My guest for Episode #70 of the My Favorite Mistake podcast is Dr. David B. Mayer. He is both the Chief Executive Officer of the Patient Safety Movement Foundation and Executive Director of MedStar Institute for Quality and Safety.
In today's episode, Dave shares a compelling story from his time as an anesthesia resident. What happened after the surgeon cut into the wrong side of the patient? Was the coverup worse than the crime? What did Dave learn from this incident and the pressure to keep quiet? How has this inspired him to be a patient safety leader?
Questions and Topics:
- Lectures now about how to respond to harm… how do the students react?
- The book Wall of Silence about the harm caused by medical errors
- Patients want the truth – parallels to the Garrison Brothers episode
- CANDOR program
- How do mistakes like this happen?
- Culture? Feeling safe to speak up? Can’t just demand candor?
- Just Culture
- His ZERO hat — How many patients are harmed or killed by preventable medical error each year?
- “Moon Shot?” Video
- What would you do if you were made Patient Safety Czar?
- 1) Committee to talk about the moon shot
- 2) National patient safety authority like NHTSA or aviation
- 3) Incentives better aligned around patient safety & quality
- 4) Transparency
Scroll down to find:
- How to subscribe
- Full transcript
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The Surgical Mistake And The Bad Decision That Followed: Dr. David Mayer
We're joined in this episode by Dr. David Mayer. He is the Chief Executive Officer for an organization, a non-profit called the Patient Safety Movement Foundation. He is also the Executive Director for the MedStar Institute for Quality and Safety. MedStar is a health system. Dave, thank you so much for joining us. How are you?
Mark, it's great to be here.
We're going to hear your story and then we'll talk about the work you're involved in. We'll call this a teaser. For those who are reading, we'll find out later what your hat means. It says ZERO in big bold letters. First off in the category of sharing, if you wouldn't mind, David, could share your story? What do you consider to be your favorite mistake?
I don't know if it's my favorite but it's one that changed my life dramatically and had an impact on the work I have done for the last several years. It involves patient care. As a physician and anesthesiologist in the operating room, I remember being a senior resident and bringing a patient into the operating room for what was to be a right-sided inguinal hernia. I did my thing. I put my monitors on the patient. I made sure the patient was comfortable on the operating room table.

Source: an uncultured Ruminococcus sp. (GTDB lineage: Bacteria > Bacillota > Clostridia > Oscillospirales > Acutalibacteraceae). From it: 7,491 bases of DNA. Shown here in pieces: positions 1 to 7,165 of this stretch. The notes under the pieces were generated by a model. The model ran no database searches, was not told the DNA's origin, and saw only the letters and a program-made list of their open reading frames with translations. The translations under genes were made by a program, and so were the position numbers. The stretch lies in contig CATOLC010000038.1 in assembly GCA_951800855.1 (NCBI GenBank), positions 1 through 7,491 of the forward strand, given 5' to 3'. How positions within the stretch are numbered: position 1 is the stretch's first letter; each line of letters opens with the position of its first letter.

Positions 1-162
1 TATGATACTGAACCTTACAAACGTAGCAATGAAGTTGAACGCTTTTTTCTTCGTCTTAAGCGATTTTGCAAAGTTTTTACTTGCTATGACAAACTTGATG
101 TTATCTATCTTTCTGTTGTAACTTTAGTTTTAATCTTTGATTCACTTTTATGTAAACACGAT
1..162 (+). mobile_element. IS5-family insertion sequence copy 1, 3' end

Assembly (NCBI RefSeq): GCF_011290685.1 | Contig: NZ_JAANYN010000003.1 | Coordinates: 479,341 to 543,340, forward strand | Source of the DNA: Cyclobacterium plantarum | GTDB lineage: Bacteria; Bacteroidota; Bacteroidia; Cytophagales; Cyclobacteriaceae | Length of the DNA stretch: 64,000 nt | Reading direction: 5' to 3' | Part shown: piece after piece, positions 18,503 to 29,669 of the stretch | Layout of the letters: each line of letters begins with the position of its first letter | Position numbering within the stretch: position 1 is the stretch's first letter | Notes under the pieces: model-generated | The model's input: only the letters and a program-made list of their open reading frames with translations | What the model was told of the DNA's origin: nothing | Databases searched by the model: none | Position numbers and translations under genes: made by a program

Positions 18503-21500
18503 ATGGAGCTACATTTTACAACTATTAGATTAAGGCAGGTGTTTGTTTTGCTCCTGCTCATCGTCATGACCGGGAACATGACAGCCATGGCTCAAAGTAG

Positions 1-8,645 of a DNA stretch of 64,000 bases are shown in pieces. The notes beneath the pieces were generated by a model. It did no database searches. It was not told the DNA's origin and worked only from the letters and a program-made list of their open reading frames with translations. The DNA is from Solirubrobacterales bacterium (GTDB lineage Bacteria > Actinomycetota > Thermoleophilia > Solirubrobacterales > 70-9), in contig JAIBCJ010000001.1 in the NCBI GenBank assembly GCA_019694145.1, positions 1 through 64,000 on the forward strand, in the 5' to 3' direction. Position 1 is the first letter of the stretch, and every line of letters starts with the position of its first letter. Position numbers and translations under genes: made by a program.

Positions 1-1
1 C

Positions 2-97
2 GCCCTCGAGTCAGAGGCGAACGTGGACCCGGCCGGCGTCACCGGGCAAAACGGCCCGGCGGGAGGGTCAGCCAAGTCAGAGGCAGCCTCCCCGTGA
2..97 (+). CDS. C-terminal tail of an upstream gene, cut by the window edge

Once we were set to go, I gave my anesthetic drugs. The patient went off to sleep. As soon as I finished my induction and said, “The patient's stable,” the surgical team immediately went into action. They were prepping, draping and getting the room moving because as we know, speed is of the essence. The more cases you can do in an operating room daily, the more profitable the hospital is. We move very quickly into the procedure. We get to the time when the senior surgical resident was getting ready to make the incision. I was in my world doing my things and charting my vitals. Everybody else was in their little silos.
The surgical attending had been detained at the scrub sink by another surgeon on a question of a different patient that they were discussing. Two minutes after the incision was made, the surgical attending walked into the room to the operating table, looked down and said, “I thought this was a right-sided inguinal hernia?” The surgical resident, unbeknownst to me because I wasn't paying attention, made the incision on the left side and had gotten about two minutes into the procedure before realizing the mistake was made.
It was horrifying to all of us. I had never been involved in a mistake, a medical error that had harmed a patient. The surgeon surprisingly was very calm. The resident went shook. The resident had to go sit on the chair in the corner. The impact of making that mistake impacted them. The surgical attending and the intern who was scrubbed in on the case proceeded to close the wound on the left side, go to the right side and fixed the hernia on the right side.It was horrifying to all of us. I’ve never been involved in a mistake, a medical error that harmed a patient. Click To Tweet
At the end of the case, the patient had two surgical dressings, 1 on the left and 1 on the right. We woke the patient up from my general anesthetic. The patient was very drowsy. I took the patient to the recovery room and I dreaded having to go back there in an hour to discharge the patient. It was our job to discharge the patient once we felt they were stable after the anesthetic. An hour goes by and I get called to the recovery room.
As I'm heading to the recovery room into the bed where my patient's located, I noticed the patient's got a smile on his face and that was not making sense. I get to the side of the bed and before I could say anything, the patient goes, “Today's my lucky day.” I'm deer in the headlight look. I'm confused but as a good resident, I don't say anything. I'm listening. The patient says, “My surgeon discovered under anesthesia I had 2 hernias and was able to fix both of them under 1 anesthetic. It means I only missed one day of work.”